65% of which were caused by the restrictions and therefore involuntary. Most of this increase is in the form of cash and deposits
Moreover, according to data available from the Bank of Spain, most of this increase in household savings is in the form of cash and deposits. While the relative weight of shares and investment funds increased last year, rising from 5% of the total net acquisition of financial assets in 2019 to 22% in 2020, cash and deposits continued to be the most popular financial savings instrument (94% of the total). These figures suggest that much of the savings accumulated by households in 2020 remains in highly liquid assets. Consequently, there is greater potential for households to lower their savings rate once the mobility restrictions are lifted.9
- 9. The extraordinary accumulation of savings in cash and deposits will discourage precautionary savings in 2021 and thereby provide an incentive for a larger proportion of household disposable income to be used for consumption.
Savings instruments: net acquisition of financial assets by households
In this respect, once the health crisis is resolved, with the expected vaccination and immunisation of most of the population by the summer, along with a recovery in international tourist arrivals (according to our forecasts, tourism will pick up to 55% of its 2019 level), much of the savings accumulated in the past year and a half of the pandemic should serve as a stimulus for the economy as a whole in the coming quarters. The upturn will also be stronger as both the labour market and household disposable income begin to recover.
However, it is important to note that not all the savings accumulated due to the restrictions will directly lead to increased consumption once the restrictions are lifted. We expect the household savings rate to remain relatively high during 2021 as uncertainty and social distancing, albeit much more moderate than at present, continue to play their part. Moreover, it should be noted that a large proportion of the accumulated savings is concentrated among the higher income households that have been less affected by the current crisis,10 and it is precisely these income brackets that have a lower propensity to consume; i.e. when the restrictions are lifted and we begin to recover our pre-pandemic consumption habits, the households with greater purchasing power could be the ones that increase their level of consumption the least, in spite of having accumulated the most savings. On the other hand, it should also be remembered that a significant part of these savings come from the fact that a variety of services that cannot be postponed temporarily, such as tourism and leisure activities, have stopped being consumed, so these may not have generated a large pent-up demand.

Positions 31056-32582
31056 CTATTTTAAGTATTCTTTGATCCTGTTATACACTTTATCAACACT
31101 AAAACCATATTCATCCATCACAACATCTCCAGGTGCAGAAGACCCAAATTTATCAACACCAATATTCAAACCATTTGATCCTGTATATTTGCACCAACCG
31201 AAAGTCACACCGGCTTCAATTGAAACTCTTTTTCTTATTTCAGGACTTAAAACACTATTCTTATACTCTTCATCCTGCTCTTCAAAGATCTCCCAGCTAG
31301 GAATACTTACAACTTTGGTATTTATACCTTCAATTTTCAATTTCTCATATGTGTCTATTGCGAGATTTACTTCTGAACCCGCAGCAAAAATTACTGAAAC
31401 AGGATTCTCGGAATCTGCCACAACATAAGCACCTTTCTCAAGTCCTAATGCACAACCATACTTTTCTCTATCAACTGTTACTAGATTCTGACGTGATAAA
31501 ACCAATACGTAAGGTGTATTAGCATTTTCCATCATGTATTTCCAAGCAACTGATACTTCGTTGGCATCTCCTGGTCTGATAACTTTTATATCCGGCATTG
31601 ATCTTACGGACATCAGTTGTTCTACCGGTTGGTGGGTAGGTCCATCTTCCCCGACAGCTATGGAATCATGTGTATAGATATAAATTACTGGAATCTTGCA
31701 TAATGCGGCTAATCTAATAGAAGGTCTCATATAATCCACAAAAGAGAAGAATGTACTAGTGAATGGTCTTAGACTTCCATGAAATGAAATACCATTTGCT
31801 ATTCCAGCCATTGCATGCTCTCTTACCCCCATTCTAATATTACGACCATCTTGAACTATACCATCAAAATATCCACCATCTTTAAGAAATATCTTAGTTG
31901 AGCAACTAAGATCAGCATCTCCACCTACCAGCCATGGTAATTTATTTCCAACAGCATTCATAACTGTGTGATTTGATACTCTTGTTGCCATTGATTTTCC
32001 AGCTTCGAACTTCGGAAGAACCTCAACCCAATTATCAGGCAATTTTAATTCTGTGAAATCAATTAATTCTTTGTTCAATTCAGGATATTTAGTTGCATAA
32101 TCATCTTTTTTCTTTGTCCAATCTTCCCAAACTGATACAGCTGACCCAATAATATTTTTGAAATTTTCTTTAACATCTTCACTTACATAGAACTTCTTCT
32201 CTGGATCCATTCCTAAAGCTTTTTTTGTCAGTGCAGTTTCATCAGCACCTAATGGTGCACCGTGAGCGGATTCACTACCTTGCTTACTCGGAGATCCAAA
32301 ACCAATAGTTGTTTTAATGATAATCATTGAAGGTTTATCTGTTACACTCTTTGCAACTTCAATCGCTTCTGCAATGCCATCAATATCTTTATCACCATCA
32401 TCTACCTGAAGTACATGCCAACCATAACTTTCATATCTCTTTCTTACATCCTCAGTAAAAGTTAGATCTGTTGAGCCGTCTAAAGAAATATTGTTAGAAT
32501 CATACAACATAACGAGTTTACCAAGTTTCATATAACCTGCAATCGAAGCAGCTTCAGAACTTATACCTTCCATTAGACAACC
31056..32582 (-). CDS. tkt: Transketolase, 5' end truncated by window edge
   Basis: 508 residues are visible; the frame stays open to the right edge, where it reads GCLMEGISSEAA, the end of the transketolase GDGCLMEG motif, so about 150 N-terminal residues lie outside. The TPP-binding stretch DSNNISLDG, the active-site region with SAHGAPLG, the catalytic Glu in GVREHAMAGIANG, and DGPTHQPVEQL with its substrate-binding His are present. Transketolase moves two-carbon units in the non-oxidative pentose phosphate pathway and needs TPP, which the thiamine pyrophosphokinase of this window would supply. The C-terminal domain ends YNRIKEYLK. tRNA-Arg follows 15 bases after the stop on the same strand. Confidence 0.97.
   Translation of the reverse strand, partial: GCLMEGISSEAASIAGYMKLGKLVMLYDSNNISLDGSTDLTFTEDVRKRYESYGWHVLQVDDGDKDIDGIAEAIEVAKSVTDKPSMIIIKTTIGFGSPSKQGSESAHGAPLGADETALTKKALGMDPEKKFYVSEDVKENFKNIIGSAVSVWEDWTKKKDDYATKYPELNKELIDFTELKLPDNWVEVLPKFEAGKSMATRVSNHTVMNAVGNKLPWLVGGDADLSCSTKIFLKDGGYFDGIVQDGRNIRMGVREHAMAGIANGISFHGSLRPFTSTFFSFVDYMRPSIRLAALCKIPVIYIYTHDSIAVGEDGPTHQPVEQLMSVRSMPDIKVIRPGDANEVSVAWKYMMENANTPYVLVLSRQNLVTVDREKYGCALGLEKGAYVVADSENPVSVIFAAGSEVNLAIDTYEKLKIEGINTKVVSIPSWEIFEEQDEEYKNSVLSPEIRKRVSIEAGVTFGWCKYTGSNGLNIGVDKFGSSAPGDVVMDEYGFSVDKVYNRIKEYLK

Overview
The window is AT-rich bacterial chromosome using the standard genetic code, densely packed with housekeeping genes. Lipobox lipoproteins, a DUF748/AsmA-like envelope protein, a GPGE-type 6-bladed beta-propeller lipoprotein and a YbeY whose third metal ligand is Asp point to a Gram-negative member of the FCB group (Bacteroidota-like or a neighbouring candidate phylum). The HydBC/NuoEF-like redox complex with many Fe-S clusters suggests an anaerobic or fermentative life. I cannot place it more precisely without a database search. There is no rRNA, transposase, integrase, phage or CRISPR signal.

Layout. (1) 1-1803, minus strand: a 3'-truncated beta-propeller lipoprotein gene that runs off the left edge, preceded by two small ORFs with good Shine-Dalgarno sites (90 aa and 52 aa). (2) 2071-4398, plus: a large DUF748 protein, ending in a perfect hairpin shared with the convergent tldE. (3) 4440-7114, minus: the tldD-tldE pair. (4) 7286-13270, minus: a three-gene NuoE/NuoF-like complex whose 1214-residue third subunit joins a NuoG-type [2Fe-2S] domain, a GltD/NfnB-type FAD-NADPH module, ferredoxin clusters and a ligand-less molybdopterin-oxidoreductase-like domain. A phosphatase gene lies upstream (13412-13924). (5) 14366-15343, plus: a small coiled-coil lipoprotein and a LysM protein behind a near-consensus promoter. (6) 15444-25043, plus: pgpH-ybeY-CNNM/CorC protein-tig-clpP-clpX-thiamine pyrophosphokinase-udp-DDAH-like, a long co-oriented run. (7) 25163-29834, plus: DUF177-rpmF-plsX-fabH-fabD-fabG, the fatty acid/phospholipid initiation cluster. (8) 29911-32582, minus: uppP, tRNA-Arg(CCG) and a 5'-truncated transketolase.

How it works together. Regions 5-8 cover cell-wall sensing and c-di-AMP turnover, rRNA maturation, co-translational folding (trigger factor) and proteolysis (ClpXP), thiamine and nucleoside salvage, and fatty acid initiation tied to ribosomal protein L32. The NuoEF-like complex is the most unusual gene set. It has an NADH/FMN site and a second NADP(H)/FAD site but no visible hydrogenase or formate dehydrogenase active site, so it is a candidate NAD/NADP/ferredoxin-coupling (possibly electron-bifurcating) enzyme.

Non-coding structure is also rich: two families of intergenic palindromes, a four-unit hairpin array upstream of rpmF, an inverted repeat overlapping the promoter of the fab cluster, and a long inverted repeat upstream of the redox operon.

- 10. The inequality tracker developed by CaixaBank Research shows in detail the differences in the impact of the health crisis by income level (https://inequality-tracker.caixabankresearch.com).